Throughout The King’s Avatar it is repeatedly shown that what makes Ye Qiu the best is not his high APM or his extensive game knowledge but that fact that he has both at his disposal.  He fights people with superior APM and people with superior game knowledge, but thus far no one who has such high levels of both, and so Ye Qiu comes out on top with relatively little effort in most of his battles, just like Kirito.  But again, unlike Kirito who is good for no reason, we know that Ye Qiu has acquired the things which make him so good over years of high level play.  What The King’s Avatar gets away with is nothing short of brilliant, it straight up tells us Ye Qiu is the best and then shows us how this came to be – without even using loads of flashbacks or exposition dumps – with such clarity that it convinces us that he is indeed the best in a way that gives the character gravitas rather than diminishes the stakes of his battles.  He’s the Isaac Netero of his story, the goal which all other pros seek to reach, and his struggle is as much a battle against his aging body as it is a clash against powerful foes.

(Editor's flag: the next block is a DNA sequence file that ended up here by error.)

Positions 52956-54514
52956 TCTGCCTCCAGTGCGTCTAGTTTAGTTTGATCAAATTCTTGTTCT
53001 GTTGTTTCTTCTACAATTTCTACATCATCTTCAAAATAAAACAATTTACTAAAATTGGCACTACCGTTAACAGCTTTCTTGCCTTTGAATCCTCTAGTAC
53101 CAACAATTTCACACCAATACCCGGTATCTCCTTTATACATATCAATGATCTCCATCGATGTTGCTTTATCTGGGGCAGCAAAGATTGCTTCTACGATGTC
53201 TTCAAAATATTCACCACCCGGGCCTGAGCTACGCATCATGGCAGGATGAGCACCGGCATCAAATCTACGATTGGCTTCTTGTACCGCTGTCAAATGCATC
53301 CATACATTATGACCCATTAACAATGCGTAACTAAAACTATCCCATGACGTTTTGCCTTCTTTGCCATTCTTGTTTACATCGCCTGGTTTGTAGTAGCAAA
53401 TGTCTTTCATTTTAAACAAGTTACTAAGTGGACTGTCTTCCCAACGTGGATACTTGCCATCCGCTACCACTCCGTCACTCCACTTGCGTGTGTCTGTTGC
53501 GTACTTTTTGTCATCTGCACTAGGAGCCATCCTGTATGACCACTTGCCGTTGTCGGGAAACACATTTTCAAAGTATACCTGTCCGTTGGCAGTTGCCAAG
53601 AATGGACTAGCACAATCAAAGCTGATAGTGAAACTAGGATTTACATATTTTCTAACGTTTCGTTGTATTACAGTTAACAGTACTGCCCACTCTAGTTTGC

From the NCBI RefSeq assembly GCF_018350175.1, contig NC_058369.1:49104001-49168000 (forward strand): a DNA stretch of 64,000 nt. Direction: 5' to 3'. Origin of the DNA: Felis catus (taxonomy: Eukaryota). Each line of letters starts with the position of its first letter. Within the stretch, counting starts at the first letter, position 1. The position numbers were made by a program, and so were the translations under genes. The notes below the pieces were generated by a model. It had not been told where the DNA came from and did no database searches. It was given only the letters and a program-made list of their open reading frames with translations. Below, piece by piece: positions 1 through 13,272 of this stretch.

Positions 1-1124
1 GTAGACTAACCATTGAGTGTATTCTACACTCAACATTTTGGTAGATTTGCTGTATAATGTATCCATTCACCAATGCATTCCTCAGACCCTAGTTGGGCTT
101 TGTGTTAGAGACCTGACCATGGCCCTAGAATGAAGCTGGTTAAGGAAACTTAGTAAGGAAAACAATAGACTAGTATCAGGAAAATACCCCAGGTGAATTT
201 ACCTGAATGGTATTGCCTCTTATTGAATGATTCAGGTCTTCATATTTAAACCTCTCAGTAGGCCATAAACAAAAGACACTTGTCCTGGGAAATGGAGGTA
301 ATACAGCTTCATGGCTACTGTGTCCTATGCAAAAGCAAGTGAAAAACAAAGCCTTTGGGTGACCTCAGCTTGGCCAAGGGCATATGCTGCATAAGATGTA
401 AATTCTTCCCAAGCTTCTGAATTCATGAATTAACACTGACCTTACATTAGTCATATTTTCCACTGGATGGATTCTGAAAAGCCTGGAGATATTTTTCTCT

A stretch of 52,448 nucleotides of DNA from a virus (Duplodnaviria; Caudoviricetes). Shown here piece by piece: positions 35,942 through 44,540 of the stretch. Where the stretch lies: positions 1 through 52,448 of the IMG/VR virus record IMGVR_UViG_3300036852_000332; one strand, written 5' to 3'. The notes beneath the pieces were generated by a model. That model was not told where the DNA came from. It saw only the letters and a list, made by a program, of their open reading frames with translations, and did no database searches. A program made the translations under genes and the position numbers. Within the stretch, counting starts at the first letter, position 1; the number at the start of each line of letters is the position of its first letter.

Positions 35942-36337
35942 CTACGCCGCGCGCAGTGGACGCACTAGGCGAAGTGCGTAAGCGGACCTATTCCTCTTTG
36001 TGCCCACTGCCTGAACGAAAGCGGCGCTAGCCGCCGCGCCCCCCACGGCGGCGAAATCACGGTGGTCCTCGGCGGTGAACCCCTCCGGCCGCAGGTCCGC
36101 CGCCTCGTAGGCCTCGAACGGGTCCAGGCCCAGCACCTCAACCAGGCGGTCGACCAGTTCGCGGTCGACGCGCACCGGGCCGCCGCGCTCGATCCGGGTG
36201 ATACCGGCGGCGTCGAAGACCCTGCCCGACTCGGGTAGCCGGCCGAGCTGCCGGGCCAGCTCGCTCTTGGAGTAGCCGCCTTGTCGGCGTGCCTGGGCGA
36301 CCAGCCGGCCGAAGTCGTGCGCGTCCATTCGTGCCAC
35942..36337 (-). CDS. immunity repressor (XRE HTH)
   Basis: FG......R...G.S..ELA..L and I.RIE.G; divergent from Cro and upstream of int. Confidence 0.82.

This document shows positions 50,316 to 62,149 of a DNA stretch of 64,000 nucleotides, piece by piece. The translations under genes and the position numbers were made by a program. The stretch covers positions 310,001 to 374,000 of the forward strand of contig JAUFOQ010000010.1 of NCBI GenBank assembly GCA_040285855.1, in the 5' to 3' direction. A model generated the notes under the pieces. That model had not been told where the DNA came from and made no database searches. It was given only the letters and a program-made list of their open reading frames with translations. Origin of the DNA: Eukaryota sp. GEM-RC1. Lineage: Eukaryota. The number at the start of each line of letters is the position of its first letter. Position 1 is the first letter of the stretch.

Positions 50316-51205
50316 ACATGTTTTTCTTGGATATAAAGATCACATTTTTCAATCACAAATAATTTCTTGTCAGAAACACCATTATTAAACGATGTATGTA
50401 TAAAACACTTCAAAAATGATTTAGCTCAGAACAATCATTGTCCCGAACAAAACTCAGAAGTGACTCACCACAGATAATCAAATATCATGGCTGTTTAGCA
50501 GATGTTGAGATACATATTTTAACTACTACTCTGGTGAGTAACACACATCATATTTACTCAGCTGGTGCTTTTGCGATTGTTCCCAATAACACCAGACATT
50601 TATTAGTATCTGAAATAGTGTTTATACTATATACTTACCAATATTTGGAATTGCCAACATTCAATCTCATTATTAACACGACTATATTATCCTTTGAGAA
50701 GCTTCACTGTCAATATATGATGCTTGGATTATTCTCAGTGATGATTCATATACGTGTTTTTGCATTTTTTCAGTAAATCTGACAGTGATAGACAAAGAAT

This is also the reason The King’s Avatar takes a such a different approach to Ye Qiu’s companions than SAO does to Kirito’s.  Let’s not beat around the bush, Kirito’s companions are either waifus for his harem or a couple of bros which he can compare himself to and seem vastly superior to.  His only companion of real note is Asuna because of the depth of their relationship in the Aincrad and Alfheim arcs – but after that SAO spends so much time away from Asuna that this doesn’t matter in the long run.  By comparison, with the exception of Che Guo – the internet cafe manager – Ye Qiu’s companions are young players he sees potential in.  These include a couple of players like Tang Rou, inexperienced players with great APM, and lower level pros who are struggling to break into the tops ranks of their team or struggling to fit into their team entirely.  Ye Qiu uses his game knowledge to mentor these budding talents, a style of storytelling and gameplay which acknowledges his status as the best player but one where the dramatic stakes lie not in Ye Qiu’s inevitable victories in battle but whether or not his pupils are able to learn from him and grow as he would like them to.